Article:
Waiting lists and waiting times for treatment have always been an emotive issue (among many) in the ever- beleaguered Irish health system.
While some inroads have been made into waiting lists for inpatient procedures in recent years, there remain huge waiting lists and waiting times for public patients just to get to see a consultant in an outpatient clinic.
Outpatient waiting times and the inequity between public and private access to outpatient services have been in the news frequently. Indeed, Health Minister Mary Harney has made equality of access, regardless of insurance status, to outpatient care as a key component of the proposed new consultant contract.
The NTPF, which, in addition to providing treatments for those on waiting lists, also collates public waiting list figures, says there have been major improvements in waiting times since it was set up in 2002, when in-patient lists stretched to around 30,000.
But how significant have the improvements been, and do the figures frequently quoted provide a true representation of how many people really in need of treatment are on long waiting lists?
The average waiting time for a patient to get a surgical procedure carried out in a public hospital in Ireland now stands at 3.4 months, according to the NTPF.
However, while inroads have been made into inpatient waiting lists, outpatient lists remain a problem. How big a problem it is not really known, as there are no official figures produced by the HSE.
However, over 140,000 are still believed to be on outpatient lists, with some people waiting up to eight years to see a consultant in an outpatient clinic.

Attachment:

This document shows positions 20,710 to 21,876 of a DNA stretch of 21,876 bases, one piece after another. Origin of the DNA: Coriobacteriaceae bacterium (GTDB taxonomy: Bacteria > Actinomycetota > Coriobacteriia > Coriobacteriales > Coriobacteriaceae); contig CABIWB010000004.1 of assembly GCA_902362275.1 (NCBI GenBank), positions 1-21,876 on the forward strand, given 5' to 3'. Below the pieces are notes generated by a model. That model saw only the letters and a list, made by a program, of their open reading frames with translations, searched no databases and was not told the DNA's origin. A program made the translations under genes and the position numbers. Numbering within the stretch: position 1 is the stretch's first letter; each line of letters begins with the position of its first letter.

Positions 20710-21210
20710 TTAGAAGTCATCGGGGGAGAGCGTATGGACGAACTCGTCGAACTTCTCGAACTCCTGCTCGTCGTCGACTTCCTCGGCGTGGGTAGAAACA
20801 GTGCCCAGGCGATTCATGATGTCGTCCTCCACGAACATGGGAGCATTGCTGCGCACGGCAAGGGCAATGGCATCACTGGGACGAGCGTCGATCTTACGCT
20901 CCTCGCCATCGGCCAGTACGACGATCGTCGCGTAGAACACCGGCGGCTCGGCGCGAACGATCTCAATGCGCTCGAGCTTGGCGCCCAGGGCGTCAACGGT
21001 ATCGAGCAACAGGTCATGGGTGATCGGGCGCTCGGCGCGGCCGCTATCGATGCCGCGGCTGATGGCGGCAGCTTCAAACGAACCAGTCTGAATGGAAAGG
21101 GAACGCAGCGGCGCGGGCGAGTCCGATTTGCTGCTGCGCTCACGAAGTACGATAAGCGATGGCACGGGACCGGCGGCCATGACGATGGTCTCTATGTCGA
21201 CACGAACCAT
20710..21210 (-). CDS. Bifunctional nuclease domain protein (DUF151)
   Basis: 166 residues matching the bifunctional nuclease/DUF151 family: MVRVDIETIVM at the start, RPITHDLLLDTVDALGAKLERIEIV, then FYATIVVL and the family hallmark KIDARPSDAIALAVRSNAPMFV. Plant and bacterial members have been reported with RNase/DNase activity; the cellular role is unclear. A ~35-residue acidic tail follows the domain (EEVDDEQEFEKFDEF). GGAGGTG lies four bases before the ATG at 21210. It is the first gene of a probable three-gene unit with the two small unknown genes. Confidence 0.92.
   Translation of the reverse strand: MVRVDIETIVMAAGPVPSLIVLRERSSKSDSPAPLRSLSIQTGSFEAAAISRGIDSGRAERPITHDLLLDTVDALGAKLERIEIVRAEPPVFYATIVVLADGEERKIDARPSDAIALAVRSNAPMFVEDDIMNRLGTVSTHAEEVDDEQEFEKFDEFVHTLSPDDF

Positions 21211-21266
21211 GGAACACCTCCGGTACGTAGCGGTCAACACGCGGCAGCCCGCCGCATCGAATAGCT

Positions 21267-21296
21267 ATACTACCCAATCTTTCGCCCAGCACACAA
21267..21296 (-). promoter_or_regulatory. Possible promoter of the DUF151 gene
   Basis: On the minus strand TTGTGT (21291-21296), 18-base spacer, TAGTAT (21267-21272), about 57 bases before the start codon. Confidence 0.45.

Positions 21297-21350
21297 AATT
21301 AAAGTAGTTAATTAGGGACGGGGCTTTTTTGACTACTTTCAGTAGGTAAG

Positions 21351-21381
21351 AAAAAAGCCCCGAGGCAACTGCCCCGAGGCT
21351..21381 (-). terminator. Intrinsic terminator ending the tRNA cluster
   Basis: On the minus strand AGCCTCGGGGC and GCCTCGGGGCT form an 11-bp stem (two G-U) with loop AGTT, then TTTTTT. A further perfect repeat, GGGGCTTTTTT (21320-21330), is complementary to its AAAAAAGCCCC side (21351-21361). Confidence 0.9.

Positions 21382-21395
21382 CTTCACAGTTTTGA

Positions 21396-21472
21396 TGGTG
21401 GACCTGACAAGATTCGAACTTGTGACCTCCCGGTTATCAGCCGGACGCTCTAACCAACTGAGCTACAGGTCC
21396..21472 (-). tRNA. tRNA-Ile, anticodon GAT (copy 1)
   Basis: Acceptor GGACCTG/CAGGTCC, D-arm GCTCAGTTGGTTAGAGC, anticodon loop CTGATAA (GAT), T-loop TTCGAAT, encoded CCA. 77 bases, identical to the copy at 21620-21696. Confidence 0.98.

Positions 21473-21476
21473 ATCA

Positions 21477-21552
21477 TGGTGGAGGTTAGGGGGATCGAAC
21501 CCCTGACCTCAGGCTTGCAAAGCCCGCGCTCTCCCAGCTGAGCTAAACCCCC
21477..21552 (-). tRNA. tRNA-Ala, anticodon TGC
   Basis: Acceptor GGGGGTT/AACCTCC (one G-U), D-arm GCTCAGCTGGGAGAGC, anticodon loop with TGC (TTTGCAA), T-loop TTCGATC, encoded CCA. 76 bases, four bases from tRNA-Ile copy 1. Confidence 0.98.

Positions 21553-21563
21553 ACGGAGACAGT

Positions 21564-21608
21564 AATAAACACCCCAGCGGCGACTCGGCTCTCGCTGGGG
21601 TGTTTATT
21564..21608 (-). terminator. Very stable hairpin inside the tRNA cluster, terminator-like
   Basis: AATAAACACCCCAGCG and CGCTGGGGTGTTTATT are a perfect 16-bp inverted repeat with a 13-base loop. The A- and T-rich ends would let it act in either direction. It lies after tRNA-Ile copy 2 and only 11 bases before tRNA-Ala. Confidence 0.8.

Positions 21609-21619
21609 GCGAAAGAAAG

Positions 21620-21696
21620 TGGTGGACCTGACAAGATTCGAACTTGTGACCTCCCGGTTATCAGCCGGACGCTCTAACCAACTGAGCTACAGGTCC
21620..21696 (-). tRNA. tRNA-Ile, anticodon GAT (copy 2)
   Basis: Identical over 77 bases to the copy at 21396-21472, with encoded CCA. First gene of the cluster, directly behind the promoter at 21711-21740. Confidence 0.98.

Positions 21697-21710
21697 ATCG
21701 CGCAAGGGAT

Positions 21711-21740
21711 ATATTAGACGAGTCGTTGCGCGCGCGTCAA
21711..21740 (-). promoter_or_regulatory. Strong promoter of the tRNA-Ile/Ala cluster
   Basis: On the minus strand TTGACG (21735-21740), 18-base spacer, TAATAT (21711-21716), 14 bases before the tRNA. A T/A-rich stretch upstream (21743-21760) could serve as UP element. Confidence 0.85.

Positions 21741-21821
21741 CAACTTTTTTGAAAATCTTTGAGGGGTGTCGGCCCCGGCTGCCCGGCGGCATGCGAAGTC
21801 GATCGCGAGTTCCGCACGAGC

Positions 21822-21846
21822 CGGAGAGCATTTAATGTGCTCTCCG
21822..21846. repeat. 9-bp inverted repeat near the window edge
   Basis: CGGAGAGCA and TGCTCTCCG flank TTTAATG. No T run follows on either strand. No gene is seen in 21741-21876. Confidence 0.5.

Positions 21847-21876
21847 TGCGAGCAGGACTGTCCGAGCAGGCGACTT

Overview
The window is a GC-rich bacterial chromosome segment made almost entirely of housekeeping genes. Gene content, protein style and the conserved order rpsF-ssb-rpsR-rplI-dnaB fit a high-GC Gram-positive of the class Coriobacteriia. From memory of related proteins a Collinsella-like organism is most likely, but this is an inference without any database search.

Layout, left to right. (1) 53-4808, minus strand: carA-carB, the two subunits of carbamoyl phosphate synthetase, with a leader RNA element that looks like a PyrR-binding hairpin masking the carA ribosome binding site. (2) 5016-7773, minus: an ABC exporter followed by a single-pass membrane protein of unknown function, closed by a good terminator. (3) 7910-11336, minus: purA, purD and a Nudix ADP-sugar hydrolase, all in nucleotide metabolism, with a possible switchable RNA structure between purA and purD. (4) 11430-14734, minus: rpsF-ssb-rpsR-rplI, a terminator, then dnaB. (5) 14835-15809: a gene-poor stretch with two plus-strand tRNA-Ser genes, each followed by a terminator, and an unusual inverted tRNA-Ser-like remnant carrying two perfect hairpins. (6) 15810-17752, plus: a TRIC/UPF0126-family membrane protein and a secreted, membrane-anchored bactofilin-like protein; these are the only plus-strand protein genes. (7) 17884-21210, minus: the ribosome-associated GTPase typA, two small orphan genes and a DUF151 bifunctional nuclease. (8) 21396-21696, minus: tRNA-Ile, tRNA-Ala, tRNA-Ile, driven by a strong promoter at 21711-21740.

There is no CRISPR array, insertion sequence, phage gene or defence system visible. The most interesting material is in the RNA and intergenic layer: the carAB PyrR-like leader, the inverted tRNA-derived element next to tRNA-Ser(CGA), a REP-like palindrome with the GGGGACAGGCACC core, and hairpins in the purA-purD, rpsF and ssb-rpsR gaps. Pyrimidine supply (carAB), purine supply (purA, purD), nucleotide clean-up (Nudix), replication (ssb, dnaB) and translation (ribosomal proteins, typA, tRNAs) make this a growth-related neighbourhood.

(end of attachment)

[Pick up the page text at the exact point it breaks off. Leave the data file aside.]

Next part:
The NTPF has, since, 2002 provided treatments, in public or private hospitals, to people who have been on in-patient or day case waiting lists for over three months. It sources treatments in public and private hospitals in the Republic of Ireland, Northern Ireland and England.
Critics of the NTPF system claim that it merely reflects the chronic under-resourcing of the Irish public hospital system, and is essentially a 'sticking plaster' solution. There is no doubt , however, that the NTPF has helped to reduce inpatient waiting lists in many specialties.
However, even with the recent reduction in inpatient waiting lists and waiting times, there are still signifcant numbers of patient on these lists; around 20,000, according to NTPF figures.
An NTPF spokesman told irishhealth.com that prior to the establishment of the NTPF in 2002, the average waiting time for the most common inpatient surgical procedures was between two and five years; whereas now it between two and five months for the most common procedures.
He said that for all surgical procedures, the average waiting time is now 3.4 months.
Referring to a HSE figure reported this week of 42,774 patients currently on inpatient waiting lists, the spokesman said this figure was based on NTPF statistics, but included patients who had been waiting between zero and three months for procedures.
The NTPF claims including the zero to three months waiting time does not give a totally accurate picture of the real numbers on waiting lists,and the HSE has also pointed this out in the context of the 42,774 figure.
However, a report in the Irish Times earlier this week noted that the HSE has seen an increase recently in the total number of patients on lists for inpatient treatment.